Gary Parker, Owner
The WineSellar & Brasserie
Most of us know we can research tasting notes and scores from wine critics and experts on just about any wine that is sold in the United States. Many people rely on these ratings from various publications. However, sometimes you win and sometimes you lose.
Another point of reference is to consider the results of the 100 people who tasted over two-dozen hand-selected Champagne and sparkling wines at our annual Grande Champagne Tasting last month. This mass of bubbling wine aficionado’s was a good cross-section of our populace, as they have varying taste preferences and economic prowess. In the end, they voted with their pocketbooks and their opinions. In order of popularity (by bottles sold), the results are below.
Pierre Peters, Brut Cuvee, Reserve Grand Cru, Non-Vintage $65
This is a Blanc de Blancs, meaning it is made from 100% Chardonnay. Everyone loved it for its vibrant feel in the mouth, while still retaining an amazing amount of elegance and harmony. The flavors are driven by the chalky soil, in addition to flavors of poached pear, apple blossom, and pickled ginger. And if you don’t want to believe 100 people, it rated 93 points in The Wine Spectator!
Gaston Chiquet, Brut Tradition, Non-Vintage $41
This Champagne has aromas of brioche, yeast, pear, anise, honey and a hint of lemon. There is a wonderful feel in the palate, with a fine, delicate “mousse” (bubble dispersion in the mouth). Notes of fresh apricot, white peach and toasted almond linger on the very long finish. Oh, and 92 Points in The Wine Spectator.
Paul Laurent, Brut Rose’, Non-Vintage $38
This was the bargain of the tasting! Made from 65% Pinot Noir, 16% Pinot Meunier, 10% Chardonnay, and 9% Still Pinot Noir, giving this wine a salmon/pinkish hue. The bubbles are active, and the palate feel is lively. There is a distinctive taste of red raspberry, strawberry, and even detectable Pinot Noir fruit. Lovely!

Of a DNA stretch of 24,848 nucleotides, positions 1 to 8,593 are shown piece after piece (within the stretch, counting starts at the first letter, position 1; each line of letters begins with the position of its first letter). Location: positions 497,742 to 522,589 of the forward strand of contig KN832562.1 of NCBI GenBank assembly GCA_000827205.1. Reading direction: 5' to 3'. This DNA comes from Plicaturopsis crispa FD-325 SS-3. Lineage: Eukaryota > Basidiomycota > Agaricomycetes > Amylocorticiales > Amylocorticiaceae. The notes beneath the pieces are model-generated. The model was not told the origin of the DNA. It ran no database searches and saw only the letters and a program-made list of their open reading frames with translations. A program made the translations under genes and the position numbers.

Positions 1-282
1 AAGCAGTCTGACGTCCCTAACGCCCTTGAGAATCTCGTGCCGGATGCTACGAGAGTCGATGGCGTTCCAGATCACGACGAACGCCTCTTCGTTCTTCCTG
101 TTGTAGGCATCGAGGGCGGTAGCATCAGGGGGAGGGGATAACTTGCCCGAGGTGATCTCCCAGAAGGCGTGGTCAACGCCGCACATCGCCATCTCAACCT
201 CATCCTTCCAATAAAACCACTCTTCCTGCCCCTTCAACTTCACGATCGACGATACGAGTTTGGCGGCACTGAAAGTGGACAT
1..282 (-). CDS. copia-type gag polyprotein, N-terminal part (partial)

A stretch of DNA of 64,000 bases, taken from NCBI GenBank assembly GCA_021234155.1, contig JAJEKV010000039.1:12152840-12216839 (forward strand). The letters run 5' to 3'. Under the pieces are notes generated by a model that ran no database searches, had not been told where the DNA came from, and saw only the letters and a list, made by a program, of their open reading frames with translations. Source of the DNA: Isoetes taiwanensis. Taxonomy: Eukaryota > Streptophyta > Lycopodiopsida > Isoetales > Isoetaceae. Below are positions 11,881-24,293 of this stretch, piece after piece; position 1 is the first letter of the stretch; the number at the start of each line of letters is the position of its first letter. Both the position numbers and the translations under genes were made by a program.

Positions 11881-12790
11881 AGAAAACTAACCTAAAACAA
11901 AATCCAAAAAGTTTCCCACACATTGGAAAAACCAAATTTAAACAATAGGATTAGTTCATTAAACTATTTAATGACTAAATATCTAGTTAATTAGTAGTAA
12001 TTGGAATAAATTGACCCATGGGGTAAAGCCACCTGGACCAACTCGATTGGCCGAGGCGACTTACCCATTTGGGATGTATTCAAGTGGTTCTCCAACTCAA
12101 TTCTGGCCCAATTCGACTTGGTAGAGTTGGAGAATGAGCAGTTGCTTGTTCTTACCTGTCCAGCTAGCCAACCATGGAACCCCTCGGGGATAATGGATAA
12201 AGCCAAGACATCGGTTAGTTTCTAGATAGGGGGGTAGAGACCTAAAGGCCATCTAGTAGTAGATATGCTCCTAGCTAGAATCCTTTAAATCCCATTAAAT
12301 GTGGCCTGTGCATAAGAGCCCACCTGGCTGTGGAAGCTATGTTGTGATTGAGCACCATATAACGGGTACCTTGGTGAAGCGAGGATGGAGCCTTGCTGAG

OK, so that’s what 100 people think. I think they chose wisely, but I need to throw in my 2 cents.
Taittinger, Brut “La Francaise”, Non-Vintage $40
To my taste, this is one heck of a bottle of Champagne, especially for the price. Firstly, you have high marquee name recognition in Taittinger, producing a consistent high quality Champagne. It has a nice fresh toasted white bread aromatic, with hints of peach and ginger. Great palate feel, acid (it’s GREAT with food) and the mousse are top notch. Scoring 90 points in two major publications. This wine sold one bottle less than the third place wine above.
Dom Ruinart, Ruinart, Brut Blanc de Blancs, 2006 $200
This was the wine of the tasting, outdueling the Dom Perignon, La Grande Dame, and dare I say, I like it better the ubiquitous Louis Roederer Cristal (at an additional $75-$100 per bottle). Some people have favorite wineries, this is my favorite Champagne house. I happen to love everything they make. It’s like they thought of me and figured out how to make Champagne I love and cherish.
Simply gorgeous, fashioned by 100% Chardonnay, acting more like a great white Burgundy with its richness, finesse, with super fine bubbles. Length of the finish is astounding. The bottle will age 20-plus years, and I hope to still have a few of these around at that time. This is a true investment in your quality of life, and should be enjoyed in the celebrations that may happen along the way.